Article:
Title: Removal of ionic metals from wastewaters of COD determinations

 

Author: Sérgio Alberto Cruz Monteiro De Morais; Maria Aurora Soares da Silva; Maria Isabel Viana Limpo Serra; Maria Isabel Branco Martins; Cristina Maria Fernandes Deler Alvim de Matos; M.G.F. Sales

 

Addresses:
TRELAB/Instituto Superior de Engenharia do Porto, Departamento de Engenharia Química, R. Dr. António Bernardino de Almeida, 431, 4200-072 Porto, Portugal
TRELAB/Instituto Superior de Engenharia do Porto, Departamento de Engenharia Química, R. Dr. António Bernardino de Almeida, 431, 4200-072 Porto, Portugal
TRELAB/Instituto Superior de Engenharia do Porto, Departamento de Engenharia Química, R. Dr. António Bernardino de Almeida, 431, 4200-072 Porto, Portugal
TRELAB/Instituto Superior de Engenharia do Porto, Departamento de Engenharia Química, R. Dr. António Bernardino de Almeida, 431, 4200-072 Porto, Portugal
TRELAB/Instituto Superior de Engenharia do Porto, Departamento de Engenharia Química, R. Dr. António Bernardino de Almeida, 431, 4200-072 Porto, Portugal
TRELAB/Instituto Superior de Engenharia do Porto, Departamento de Engenharia Química, R. Dr. António Bernardino de Almeida, 431, 4200-072 Porto, Portugal

 

Journal: Int. J. of Environment and Waste Management, 2012 Vol.10, No.2/3, pp.177 - 189

 

Abstract: Chemical Oxygen Demand (COD) determinations generate highly disruptive waste streams with chromium, mercury and silver. These should follow specific waste management approaches in search of environmental and economical benefits, for which this work reports simple chemical procedures allowing toxic metal removal. Chromium(VI) is reduced to chromium(III) and total chromium is precipitated with sodium hydroxide. Silver is precipitated with chloride and mercury with iodide. Enhanced reduction of mercury levels is achieved by adsorption to activated carbon. Treated wastewaters have Cr, Ag and Hg levels of 225, 410 and 2.25 ppb, respectively, and the purity of the produced solids is always >80%.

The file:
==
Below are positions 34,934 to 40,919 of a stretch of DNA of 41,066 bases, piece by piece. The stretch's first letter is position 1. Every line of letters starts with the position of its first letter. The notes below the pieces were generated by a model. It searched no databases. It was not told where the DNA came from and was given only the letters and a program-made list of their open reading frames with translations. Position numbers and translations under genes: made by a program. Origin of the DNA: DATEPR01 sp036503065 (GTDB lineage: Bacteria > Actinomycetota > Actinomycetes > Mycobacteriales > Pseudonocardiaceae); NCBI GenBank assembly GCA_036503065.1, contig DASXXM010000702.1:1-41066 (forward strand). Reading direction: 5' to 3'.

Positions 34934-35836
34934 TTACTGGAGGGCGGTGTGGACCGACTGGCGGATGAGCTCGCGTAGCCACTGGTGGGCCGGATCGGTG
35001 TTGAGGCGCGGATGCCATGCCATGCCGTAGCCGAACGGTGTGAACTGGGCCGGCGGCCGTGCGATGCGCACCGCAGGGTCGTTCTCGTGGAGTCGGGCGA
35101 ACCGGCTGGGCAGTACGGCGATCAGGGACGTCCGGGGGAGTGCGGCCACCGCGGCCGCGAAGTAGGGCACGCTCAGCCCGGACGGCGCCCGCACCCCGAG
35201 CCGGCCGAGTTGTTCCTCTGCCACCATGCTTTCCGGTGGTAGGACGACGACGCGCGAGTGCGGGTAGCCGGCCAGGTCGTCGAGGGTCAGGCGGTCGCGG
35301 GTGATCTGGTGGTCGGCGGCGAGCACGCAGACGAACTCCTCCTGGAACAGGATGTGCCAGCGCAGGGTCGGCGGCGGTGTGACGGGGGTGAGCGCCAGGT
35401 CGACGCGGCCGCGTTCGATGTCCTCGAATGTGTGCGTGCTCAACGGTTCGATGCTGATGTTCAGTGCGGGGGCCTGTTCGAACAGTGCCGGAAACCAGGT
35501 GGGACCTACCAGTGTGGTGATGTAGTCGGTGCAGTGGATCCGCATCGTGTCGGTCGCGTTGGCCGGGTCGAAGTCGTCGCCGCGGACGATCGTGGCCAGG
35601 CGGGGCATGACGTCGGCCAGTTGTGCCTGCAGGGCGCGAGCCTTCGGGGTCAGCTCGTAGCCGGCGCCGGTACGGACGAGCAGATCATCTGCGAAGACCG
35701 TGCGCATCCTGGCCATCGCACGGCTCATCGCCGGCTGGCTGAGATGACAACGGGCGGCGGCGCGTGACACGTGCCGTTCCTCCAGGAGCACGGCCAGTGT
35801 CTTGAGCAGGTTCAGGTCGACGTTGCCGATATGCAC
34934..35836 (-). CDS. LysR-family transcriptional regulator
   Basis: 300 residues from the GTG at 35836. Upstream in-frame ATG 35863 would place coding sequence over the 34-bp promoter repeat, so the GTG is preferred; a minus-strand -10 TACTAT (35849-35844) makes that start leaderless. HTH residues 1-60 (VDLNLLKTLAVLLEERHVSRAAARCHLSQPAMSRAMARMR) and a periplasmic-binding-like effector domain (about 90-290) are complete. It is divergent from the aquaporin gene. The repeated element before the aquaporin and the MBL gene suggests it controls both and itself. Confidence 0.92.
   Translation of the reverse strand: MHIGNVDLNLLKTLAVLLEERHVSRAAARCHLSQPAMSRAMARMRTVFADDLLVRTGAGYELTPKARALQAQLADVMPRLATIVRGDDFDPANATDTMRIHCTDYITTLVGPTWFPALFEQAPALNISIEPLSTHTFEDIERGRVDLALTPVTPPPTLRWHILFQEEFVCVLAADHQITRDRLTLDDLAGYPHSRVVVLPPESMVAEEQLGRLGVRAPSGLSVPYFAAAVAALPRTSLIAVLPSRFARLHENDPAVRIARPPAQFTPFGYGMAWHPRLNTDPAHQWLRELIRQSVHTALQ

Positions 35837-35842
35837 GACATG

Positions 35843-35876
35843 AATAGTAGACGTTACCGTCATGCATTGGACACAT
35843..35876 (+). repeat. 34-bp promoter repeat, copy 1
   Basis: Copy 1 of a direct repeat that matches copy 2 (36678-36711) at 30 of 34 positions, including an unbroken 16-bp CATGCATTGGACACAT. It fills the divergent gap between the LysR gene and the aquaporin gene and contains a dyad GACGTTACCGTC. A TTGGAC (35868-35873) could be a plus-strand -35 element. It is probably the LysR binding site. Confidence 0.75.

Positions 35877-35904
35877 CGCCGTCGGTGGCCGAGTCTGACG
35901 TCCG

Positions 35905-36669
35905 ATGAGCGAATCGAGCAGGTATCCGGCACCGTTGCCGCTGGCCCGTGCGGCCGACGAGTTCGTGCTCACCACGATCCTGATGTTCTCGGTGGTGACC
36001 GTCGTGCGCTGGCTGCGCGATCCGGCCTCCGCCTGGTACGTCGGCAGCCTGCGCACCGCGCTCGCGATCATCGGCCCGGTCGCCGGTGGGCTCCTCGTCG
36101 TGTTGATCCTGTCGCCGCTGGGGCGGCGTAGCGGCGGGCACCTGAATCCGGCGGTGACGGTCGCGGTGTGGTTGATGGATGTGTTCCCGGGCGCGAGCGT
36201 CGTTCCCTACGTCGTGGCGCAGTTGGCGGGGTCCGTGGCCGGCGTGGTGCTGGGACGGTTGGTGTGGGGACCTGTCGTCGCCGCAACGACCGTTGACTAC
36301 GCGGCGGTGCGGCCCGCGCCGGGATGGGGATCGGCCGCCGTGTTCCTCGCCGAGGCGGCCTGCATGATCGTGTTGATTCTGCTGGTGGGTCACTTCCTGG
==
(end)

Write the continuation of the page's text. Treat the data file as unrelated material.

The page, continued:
Keywords: COD; chemical oxygen demand; laboratory waste; waste management; chemistry laboratories; ionic metals; wastewater treatment; toxic metals; metal removal; chromium; mercury; silver.

 

DOI: http://dx.doi.org/10.1504/IJEWM.2012.048364

 

Available online 01 Aug 2012

 

 

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